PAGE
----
The seminar would take up the topics below. The first goal will be to establish a succinct working knowledge of current cognitive psychology on these topics – say at the level of a quality intro text like Gleitman or cognition text like Reisberg (2001). The specific topics I have in mind are, of course, human language, memory, thinking, and consciousness. Some significant issues of perception and action are also relevant (e.g. speech perception and production, will). Then we would move on to the issues sketched below.
Note that I consider this description a work in progress – I will update this online as it grows. Participants are expected to read, discuss, and present their ideas and interpretations to the seminar – verbally and in writing.
What is language? How does it work? (See Pinker, 1994). Ditto for consciousness and mind – thought and memory?
Classically, Piaget and Vygotsky sought to understand the mix of these topics in the development of mind. To what extent is the modern mind a function of a hundred thousand year old brain? Is there anything new on the development of mind that is relevant? Has recent brain imaging technology revealed something totally out the realm of these classical theories? What does it support? What about recent discoveries on “theory of mind” or “primate cognition?”
More specific to my own interests, what role does language play in human development? When and how does it fit in?
While multi-celled life on earth is roughly 500 million years old, bipedal ape-like creatures with chimp sized brains – apparently our ancestors – inhabited east Africa some three or four million years ago. Yet the oldest human fossils of modern humans are only about 100,000 years old. Agriculture is less than 15,000 years old and writing was invented less than five thousand years ago – probably in Iraq! Somehow over the past million years, brain size and complexity increased and we became capable of "programming" ourselves with increasingly sophisticated "mind tools" – language, mathematics, theories of other minds. These inventions, coevolving with the rapidly changing brain, extended the representational/computational powers of minds -- just as material tools – axes, spears, and wheels – became part of our heritage extending the physical powers of our hands and feet.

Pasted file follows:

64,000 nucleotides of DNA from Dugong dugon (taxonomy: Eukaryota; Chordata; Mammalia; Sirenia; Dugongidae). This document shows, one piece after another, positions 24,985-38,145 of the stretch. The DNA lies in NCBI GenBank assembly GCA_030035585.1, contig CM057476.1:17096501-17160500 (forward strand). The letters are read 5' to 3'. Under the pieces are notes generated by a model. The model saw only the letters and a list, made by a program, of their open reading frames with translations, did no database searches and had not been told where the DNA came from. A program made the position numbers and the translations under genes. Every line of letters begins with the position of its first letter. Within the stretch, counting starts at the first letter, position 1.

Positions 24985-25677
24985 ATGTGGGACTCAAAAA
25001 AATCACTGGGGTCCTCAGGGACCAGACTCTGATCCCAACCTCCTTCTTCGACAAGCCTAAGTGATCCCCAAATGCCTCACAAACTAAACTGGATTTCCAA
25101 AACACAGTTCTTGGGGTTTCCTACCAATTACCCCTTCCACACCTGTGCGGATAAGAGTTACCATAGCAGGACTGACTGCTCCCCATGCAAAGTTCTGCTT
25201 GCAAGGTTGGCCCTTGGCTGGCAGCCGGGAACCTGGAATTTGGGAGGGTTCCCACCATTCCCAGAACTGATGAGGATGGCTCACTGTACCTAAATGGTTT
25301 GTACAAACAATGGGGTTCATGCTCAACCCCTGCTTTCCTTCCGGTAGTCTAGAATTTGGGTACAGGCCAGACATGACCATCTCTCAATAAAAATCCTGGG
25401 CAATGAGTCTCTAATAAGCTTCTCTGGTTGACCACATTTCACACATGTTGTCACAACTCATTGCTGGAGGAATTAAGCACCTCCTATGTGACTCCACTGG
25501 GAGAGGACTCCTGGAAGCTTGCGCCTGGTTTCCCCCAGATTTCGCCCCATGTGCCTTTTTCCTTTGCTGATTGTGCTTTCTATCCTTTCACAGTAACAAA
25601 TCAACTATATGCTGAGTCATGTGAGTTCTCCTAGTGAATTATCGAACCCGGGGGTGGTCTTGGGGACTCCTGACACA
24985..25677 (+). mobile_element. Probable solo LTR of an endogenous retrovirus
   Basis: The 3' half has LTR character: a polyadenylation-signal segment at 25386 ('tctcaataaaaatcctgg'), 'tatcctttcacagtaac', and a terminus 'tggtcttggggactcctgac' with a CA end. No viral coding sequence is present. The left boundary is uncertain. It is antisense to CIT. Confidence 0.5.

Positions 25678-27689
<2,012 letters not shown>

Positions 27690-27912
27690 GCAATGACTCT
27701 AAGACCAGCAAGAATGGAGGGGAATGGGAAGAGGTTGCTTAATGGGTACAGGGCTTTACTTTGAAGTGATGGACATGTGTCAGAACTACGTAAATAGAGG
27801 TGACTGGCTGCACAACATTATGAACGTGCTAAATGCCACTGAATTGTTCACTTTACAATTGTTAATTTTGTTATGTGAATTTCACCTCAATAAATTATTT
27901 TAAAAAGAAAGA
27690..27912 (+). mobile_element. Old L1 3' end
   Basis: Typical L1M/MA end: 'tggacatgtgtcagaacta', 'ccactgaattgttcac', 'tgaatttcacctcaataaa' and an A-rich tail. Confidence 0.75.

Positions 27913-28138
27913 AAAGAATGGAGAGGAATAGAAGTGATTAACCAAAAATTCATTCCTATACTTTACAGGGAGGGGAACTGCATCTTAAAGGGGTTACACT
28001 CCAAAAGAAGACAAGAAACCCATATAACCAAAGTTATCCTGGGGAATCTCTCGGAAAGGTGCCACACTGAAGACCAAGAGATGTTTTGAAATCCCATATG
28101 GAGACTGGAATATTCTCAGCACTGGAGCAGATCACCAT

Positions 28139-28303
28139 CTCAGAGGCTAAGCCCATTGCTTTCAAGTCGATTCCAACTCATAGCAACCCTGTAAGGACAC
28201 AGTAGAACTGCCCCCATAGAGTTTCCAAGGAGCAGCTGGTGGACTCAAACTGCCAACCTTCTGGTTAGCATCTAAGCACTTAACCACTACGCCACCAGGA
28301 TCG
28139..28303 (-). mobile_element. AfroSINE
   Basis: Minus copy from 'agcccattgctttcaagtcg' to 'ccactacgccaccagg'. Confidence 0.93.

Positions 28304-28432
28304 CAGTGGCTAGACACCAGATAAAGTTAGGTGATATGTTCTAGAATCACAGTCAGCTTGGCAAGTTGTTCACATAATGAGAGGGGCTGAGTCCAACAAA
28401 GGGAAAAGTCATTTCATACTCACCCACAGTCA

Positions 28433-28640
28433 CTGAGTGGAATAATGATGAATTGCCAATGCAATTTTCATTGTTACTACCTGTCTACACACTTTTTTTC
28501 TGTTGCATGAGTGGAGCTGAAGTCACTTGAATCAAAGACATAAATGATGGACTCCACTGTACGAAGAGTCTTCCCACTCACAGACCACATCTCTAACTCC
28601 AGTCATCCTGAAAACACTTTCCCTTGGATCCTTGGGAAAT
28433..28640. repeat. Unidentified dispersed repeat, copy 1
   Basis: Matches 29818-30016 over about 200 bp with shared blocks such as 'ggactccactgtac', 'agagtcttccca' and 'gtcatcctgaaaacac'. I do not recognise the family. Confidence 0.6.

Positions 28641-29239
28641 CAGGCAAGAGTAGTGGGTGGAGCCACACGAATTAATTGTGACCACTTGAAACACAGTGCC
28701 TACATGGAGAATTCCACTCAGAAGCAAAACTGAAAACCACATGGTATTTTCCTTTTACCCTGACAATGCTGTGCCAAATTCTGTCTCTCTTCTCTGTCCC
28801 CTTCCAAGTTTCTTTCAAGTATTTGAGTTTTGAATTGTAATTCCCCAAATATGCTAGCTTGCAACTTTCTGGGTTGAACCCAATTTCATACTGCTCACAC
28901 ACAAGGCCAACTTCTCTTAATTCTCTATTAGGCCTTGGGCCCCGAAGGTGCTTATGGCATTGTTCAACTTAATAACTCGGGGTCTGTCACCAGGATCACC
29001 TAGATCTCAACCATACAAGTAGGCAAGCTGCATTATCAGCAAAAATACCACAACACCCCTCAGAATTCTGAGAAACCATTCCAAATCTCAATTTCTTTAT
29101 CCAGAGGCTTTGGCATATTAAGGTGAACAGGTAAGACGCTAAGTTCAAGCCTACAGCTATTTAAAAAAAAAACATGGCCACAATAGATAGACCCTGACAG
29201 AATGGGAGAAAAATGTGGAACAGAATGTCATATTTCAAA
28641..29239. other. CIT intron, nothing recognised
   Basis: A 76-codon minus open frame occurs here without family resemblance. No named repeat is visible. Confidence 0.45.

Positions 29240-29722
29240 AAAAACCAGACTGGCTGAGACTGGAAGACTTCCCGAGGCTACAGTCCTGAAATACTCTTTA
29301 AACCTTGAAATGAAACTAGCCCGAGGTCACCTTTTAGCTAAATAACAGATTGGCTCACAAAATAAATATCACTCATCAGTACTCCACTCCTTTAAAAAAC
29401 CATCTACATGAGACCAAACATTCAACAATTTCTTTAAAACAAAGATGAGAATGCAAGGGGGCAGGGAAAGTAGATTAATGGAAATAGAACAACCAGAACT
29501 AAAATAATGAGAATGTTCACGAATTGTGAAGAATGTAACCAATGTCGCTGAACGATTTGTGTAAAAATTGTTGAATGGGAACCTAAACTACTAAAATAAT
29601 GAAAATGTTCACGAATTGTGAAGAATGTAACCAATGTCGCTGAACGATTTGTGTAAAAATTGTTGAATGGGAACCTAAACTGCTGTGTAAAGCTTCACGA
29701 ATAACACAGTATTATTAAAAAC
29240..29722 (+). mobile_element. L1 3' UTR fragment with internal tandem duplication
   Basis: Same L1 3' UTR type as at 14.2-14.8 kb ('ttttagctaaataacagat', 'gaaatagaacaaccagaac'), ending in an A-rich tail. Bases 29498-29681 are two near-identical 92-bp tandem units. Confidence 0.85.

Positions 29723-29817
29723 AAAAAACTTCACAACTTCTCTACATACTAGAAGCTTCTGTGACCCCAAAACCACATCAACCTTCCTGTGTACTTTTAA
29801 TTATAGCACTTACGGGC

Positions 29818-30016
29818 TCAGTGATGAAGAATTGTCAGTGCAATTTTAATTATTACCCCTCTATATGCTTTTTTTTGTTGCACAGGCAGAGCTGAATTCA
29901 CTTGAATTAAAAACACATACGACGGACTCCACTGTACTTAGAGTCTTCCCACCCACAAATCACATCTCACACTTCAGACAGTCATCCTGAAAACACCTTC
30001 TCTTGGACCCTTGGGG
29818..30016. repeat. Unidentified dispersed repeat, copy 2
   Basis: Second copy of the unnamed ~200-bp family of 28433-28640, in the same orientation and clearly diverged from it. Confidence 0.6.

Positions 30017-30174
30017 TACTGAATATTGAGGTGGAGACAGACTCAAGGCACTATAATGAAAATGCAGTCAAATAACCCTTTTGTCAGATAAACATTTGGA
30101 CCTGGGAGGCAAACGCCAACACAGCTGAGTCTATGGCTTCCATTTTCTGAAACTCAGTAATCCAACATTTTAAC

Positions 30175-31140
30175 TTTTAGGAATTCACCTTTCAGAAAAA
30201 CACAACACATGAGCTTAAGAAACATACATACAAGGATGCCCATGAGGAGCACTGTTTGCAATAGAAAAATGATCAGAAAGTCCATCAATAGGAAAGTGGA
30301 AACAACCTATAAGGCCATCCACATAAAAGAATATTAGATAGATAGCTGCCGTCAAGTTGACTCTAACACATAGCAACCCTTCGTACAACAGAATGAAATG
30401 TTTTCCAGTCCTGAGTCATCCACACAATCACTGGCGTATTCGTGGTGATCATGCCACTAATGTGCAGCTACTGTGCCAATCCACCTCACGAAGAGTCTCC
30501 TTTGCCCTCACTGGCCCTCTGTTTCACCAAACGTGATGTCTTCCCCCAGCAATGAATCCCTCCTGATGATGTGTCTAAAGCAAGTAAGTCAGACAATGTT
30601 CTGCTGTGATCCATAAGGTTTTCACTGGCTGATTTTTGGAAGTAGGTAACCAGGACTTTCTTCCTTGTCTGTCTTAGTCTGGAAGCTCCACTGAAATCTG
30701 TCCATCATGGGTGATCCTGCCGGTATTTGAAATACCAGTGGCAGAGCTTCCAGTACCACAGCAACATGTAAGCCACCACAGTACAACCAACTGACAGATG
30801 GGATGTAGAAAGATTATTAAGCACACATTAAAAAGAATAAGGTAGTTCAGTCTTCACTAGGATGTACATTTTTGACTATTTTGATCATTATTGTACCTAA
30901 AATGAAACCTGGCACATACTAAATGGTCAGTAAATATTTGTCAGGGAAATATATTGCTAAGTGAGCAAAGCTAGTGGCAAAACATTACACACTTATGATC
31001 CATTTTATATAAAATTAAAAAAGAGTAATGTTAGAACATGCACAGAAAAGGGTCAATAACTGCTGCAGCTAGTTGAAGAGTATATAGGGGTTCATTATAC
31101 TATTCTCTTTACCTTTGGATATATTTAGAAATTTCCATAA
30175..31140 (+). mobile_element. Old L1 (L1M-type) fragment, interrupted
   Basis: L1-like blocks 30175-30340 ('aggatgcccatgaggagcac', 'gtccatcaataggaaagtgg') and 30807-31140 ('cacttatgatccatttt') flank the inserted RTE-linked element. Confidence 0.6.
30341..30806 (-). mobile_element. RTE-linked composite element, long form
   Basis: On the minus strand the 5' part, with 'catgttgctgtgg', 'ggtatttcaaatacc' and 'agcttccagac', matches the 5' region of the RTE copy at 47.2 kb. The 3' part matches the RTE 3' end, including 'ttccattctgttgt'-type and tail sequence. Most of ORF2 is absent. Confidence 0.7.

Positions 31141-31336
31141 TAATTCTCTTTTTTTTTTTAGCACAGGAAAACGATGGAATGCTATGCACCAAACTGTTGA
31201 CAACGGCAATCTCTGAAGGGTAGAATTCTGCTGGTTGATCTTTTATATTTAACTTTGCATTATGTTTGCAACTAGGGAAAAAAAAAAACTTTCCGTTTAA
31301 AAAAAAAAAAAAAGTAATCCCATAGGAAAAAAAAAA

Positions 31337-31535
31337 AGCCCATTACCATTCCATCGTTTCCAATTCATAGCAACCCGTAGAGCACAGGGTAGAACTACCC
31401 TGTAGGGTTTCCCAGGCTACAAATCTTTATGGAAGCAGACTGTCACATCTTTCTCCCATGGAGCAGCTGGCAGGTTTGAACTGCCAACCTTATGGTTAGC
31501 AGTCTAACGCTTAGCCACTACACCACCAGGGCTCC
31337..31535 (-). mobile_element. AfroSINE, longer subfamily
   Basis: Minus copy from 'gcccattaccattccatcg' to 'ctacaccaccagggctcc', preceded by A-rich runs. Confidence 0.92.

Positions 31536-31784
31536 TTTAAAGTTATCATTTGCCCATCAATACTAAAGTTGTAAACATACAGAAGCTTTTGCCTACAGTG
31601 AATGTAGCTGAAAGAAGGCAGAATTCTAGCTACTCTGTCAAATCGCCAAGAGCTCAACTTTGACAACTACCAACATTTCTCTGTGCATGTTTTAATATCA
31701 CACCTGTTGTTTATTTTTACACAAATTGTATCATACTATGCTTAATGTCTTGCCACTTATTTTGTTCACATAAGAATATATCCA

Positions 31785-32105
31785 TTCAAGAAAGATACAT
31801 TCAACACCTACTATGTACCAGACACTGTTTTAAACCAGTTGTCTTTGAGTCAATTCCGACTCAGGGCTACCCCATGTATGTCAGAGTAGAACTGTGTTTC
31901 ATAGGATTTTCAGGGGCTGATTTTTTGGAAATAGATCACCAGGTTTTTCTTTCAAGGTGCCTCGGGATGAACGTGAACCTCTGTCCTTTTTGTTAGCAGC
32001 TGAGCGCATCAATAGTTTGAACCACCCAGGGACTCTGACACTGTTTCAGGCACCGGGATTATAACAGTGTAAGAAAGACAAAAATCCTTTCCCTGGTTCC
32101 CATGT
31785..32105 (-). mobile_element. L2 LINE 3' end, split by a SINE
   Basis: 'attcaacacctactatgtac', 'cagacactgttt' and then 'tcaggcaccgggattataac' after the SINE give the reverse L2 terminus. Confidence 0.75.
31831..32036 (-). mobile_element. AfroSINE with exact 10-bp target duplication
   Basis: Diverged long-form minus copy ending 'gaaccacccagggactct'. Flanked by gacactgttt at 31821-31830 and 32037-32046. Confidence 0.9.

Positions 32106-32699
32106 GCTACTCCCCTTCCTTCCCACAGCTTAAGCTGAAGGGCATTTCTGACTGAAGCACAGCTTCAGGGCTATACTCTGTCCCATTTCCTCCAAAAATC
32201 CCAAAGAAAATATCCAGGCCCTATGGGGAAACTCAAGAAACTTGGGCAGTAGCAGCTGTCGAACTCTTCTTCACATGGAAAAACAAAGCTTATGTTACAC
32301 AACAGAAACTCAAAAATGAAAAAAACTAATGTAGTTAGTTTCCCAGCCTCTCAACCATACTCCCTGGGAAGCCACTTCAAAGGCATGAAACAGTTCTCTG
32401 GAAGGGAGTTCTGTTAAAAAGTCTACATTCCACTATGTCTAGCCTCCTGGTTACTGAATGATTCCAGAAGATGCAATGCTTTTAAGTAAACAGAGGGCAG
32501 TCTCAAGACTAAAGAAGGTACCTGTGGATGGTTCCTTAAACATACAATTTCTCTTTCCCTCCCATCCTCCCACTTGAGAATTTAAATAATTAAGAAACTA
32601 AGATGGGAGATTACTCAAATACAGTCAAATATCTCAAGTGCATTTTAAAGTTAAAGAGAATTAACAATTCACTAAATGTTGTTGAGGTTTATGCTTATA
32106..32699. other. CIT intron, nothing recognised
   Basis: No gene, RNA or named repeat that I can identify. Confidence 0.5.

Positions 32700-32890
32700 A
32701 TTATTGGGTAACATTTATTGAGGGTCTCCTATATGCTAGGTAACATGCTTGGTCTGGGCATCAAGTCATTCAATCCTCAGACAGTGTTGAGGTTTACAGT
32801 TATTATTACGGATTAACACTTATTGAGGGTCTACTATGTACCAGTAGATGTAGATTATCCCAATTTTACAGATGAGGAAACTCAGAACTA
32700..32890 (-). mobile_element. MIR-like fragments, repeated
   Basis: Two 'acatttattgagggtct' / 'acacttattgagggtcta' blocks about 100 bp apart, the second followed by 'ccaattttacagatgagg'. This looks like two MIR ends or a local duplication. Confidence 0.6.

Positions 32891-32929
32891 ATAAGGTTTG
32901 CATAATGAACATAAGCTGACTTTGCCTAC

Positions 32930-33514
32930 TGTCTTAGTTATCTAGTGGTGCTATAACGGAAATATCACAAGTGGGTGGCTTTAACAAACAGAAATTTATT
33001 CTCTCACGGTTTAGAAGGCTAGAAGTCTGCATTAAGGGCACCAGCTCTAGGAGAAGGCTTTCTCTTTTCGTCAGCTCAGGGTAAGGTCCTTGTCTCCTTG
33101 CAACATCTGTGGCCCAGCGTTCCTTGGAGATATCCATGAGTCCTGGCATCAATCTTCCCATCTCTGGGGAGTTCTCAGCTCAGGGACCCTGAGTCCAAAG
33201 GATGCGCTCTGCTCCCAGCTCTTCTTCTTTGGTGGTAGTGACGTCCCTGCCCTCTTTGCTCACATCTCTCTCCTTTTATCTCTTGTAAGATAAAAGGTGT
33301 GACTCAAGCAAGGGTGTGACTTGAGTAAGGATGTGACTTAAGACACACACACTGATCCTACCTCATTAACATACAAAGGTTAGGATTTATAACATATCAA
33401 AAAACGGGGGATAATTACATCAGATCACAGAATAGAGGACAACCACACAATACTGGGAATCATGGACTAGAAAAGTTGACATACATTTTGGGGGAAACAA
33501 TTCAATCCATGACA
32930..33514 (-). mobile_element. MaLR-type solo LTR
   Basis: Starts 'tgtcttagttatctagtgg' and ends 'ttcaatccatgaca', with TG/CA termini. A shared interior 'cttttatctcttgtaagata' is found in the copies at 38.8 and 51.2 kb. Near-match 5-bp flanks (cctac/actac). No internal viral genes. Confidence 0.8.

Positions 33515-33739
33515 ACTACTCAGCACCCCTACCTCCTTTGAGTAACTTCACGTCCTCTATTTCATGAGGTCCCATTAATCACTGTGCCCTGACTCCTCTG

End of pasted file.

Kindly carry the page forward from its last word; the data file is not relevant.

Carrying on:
What aspects of mind rely on language? Is consciousness dependent on language? What about will, thought and episodic memory -- are these part of consciousness? Do we think 'in' language? What does that mean? Can an organism think without language? What do you mean by “thinking? Can language interfere with cognition? What drives confabulation?
(These are just to give you an idea of my past and current thinking; the actual readings may vary depending my current sabbatical research and specific class interests. The Pinker, Dennett, and Wegner references are books I've used in my 712 and 713 classes this past year. )
Armin, S. (2001). "Spontaneous confabulation, reality monitoring, and the limbic system -- a review." Brain research reviews 36: 150-160.